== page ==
- Some Features of Microcredit Schemes
- Why Are Default Rates Not High in Microcredit Schemes?
- What Does This Suggest for E-Service Organizations?
- Can E-Services Help Microcredit Organizations?
- Conclusion and Acknowledgements
Why Are Default Rates Not High in Microcredit Schemes?
The people whom microcredit schemes lend to do not have collateral and have very little financial flexibility, so normal banks regard them as too high of a credit risk. Yet default rates for microcredit schemes can be low. A 1997 United Nations investigation concluded that the default rates in microcredit schemes in developing countries are comparable to or lower than the rates for traditional banks.
Here are some possible reasons why the default rate can be low.
First, a nonreason: It is implausible that poor people are inherently more trustworthy than other people.
The fact that microcredit organizations operate within local communities and that they were less successful when tried in areas with low-population density suggests that the social interaction of a local community with a relatively stable population is an important factor in promoting dependability. In such an environment, actions can have long-term social consequences (positive or negative), and social pressure is possible. Moreover, knowledge and resources can pooled.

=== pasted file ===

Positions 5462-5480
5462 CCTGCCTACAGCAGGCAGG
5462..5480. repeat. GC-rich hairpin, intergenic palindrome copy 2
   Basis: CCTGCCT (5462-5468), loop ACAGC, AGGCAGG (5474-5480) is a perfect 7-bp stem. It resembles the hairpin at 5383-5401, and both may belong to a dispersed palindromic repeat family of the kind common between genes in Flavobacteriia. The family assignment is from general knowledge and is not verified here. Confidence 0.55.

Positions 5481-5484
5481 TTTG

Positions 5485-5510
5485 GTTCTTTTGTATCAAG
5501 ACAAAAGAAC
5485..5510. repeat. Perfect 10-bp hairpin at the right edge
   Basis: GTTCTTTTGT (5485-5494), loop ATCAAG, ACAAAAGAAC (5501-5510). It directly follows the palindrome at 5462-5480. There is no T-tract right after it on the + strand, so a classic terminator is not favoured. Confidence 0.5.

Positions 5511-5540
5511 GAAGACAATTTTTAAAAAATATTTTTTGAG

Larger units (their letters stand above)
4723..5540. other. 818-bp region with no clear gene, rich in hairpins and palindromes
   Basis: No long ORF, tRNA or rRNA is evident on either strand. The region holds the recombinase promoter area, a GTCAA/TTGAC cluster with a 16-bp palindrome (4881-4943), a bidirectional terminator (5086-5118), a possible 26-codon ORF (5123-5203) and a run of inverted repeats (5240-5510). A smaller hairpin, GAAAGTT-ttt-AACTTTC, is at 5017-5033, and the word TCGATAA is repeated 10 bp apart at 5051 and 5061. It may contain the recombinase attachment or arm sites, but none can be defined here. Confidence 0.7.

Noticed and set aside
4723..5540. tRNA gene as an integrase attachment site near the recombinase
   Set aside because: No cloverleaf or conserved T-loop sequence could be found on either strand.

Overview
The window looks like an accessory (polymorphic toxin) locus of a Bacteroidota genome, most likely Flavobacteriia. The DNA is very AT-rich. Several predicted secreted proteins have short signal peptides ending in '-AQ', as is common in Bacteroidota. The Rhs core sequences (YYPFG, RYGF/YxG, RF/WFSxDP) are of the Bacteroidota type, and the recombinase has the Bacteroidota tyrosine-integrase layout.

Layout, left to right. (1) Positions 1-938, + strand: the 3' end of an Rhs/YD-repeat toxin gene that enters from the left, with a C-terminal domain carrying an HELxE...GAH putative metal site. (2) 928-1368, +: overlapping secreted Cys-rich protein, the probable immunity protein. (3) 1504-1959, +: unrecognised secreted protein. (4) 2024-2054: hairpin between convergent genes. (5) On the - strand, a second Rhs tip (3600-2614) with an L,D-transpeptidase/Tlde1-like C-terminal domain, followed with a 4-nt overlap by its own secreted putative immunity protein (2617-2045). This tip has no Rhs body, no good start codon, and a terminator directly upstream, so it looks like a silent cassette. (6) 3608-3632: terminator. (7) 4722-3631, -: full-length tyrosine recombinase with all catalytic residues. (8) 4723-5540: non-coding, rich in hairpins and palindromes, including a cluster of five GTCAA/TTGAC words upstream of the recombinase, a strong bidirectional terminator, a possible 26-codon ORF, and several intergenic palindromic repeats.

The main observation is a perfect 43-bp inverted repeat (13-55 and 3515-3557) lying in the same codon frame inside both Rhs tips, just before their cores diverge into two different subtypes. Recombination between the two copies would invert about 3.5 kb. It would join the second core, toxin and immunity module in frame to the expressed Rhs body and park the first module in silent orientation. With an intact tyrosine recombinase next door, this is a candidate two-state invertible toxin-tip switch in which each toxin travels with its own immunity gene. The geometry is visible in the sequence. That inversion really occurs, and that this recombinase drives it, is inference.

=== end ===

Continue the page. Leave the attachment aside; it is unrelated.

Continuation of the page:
This pooling, on a level involving a smaller number of people but a greater intensity of involvement, is what takes place between the groups of five businesses with a Grameen Bank loan, the groups of neighbors consulted by the bank about the creditworthiness of one of them, and the groups of borrowers who meet together. These can lead to greater financial elasticity, sharing of useful knowledge, a more efficient use of resources, and social pressure not to default. The financial and organizational structure encourages the construction and use of collective social assets.
The administrators of microcredit schemes tend to live locally, and successful microcredit organizations tend to encourage participation in organizational decisions. This leads to long-term social obligations and helps with transparency of operations. It also can stimulate the individual creativity, participatory planning skills, and initiative of the borrowers.
The "stepped" credit facilities reduce the microcredit scheme's exposure to unreliable borrowers because borrowers defaulting on an introductory loan do not get any subsequent larger loans. It also means that borrowers have smaller obligations until they have had some practice at repaying loans, which gives them some opportunity to learn from experience and perhaps iron out initial imperfections in their business before taking on a higher level of debt.
A final reason may be that microcredit organizations do not have much competition. The entrepreneurs that microcredit organizations lend to have access to few credit sources, and those sources that they do have access to tend to charge much higher interest than a microcredit organization. A microcredit organization, therefore, is likely to lend to a good number of the successful entrepreneurs in a poor area. In contrast, banks who lend to entrepreneurs with collateral compete with other credit sources to lend money to successful (nondefaulting) local entrepreneurs, and this may result in greater default rates for banks, even if microcredit organizations accept a large proportion of the loan applications made to them.